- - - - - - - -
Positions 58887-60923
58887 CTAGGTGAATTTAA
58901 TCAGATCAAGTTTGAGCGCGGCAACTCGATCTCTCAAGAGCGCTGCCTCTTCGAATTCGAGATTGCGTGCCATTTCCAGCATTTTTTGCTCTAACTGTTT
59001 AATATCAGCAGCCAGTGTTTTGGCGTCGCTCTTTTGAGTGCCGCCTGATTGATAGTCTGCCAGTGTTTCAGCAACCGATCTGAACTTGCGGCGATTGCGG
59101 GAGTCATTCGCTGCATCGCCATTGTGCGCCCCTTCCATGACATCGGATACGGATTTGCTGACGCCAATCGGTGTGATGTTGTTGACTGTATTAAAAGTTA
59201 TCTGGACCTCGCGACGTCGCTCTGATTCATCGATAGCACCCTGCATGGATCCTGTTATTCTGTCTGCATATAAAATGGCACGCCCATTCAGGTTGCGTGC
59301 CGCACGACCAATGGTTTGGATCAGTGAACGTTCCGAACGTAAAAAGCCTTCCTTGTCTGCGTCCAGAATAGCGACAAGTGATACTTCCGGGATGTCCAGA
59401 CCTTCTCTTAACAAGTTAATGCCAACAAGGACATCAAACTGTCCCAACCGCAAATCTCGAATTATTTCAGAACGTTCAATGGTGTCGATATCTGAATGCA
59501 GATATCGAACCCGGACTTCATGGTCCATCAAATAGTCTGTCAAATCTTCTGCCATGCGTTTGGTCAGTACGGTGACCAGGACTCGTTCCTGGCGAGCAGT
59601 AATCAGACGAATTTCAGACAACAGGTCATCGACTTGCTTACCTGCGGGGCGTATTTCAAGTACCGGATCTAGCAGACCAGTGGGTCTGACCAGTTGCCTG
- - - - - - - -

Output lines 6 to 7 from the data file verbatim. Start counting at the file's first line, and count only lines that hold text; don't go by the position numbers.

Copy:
59201 TCTGGACCTCGCGACGTCGCTCTGATTCATCGATAGCACCCTGCATGGATCCTGTTATTCTGTCTGCATATAAAATGGCACGCCCATTCAGGTTGCGTGC
59301 CGCACGACCAATGGTTTGGATCAGTGAACGTTCCGAACGTAAAAAGCCTTCCTTGTCTGCGTCCAGAATAGCGACAAGTGATACTTCCGGGATGTCCAGA